March 20, 2013
By Benet J. Wilson
A bill signed by New Mexico Gov. Susana Martinez March 15 restores one of six sources of funding for the state’s aviation trust fund. The measure, Senate Bill 2, also now allows the funds to be used beyond just air service development programs.
One of the trust fund sources, a portion of the gross receipts tax from the general fund, was lost on June 30, 2012, after Senate Bill 219 failed after last year’s legislative session adjourned. Senate Majority Leader Michael Sanchez introduced SB 2 during this year’s session to restore the funding source and expand its use.
General aviation advocates, including AOPA Central Southwest Regional Manager Yasmina Platt, descended on state lawmakers on Valentine’s Day to urge legislators to pass SB 2. Platt, along with representatives from several other aviation entities and nonprofit organizations, explained the value of GA in New Mexico.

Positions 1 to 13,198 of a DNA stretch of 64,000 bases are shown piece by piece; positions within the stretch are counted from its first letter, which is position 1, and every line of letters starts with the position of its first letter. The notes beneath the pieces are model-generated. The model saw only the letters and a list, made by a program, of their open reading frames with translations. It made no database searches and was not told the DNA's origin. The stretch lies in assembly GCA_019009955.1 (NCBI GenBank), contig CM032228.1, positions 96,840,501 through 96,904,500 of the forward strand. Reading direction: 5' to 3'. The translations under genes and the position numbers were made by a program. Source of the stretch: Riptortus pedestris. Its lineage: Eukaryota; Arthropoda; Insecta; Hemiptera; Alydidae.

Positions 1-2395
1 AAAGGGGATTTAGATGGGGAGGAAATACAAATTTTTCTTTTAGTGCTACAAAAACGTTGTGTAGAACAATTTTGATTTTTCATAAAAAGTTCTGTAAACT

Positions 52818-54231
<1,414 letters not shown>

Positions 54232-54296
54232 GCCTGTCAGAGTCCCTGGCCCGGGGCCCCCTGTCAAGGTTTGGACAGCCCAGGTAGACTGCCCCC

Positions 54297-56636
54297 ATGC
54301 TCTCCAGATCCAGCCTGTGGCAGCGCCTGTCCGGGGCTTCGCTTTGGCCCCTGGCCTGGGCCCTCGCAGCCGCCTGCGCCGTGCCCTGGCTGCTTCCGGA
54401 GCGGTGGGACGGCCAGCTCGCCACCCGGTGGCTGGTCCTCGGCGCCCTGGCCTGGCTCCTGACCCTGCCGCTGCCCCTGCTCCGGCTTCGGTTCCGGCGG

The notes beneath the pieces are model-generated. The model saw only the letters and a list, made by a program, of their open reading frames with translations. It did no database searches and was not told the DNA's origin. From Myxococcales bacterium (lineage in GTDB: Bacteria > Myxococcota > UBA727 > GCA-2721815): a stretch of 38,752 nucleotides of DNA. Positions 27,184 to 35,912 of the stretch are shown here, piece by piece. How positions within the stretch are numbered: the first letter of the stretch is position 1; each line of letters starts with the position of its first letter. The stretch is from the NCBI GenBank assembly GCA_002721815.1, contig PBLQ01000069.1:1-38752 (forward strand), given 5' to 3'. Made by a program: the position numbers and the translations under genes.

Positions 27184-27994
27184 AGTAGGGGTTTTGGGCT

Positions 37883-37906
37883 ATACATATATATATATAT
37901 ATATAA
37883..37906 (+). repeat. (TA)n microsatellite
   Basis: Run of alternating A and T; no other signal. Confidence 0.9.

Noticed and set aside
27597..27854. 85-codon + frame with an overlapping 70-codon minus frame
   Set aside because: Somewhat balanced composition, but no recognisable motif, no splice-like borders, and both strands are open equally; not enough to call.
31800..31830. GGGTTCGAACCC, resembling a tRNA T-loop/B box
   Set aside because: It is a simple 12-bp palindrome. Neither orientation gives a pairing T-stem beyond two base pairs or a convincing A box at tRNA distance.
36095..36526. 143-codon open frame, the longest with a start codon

SB 2 restores funding to the New Mexico Department of Transportation’s Aviation Division back from July 1, 2013, through June 30, 2018. It also allows the state’s Department of Transportation to use the funds for “planning, program administration, construction, equipment, materials and maintenance of a system of airports, navigation aids and related facilities,” which will benefit general aviation airports.
AOPA worked with organizations including the New Mexico Municipal League, the New Mexico Airport Managers Association, and New Mexico Department of Transportation’s Aviation Division, on passage of SB 2.
Advocacy and Legislation,
FAA Financial and Regulatory,
Department of Transportation,
Pilot Skip Gibbs regularly uses his Bonanza A36 to bring medical volunteers and supplies to remote areas of Mexico. Just before sunset, Gibbs was flying to the historic city of El Fuerte in the state of Sinaloa where LIGA International Flying Doctors of Mercy has been doing good works since 1934.
The board of Pennsylvania’s Lehigh-Northampton Airport Authority will wait 120 days before making a final decision to close Braden Airport, citing community concerns.
Sometimes in politics, the good news is that bad news won’t happen. Thanks to AOPA, antique aircraft collectors and aviation employers in Louisiana dodged legislative bullets that would have raised the costs of aircraft ownership or of doing business.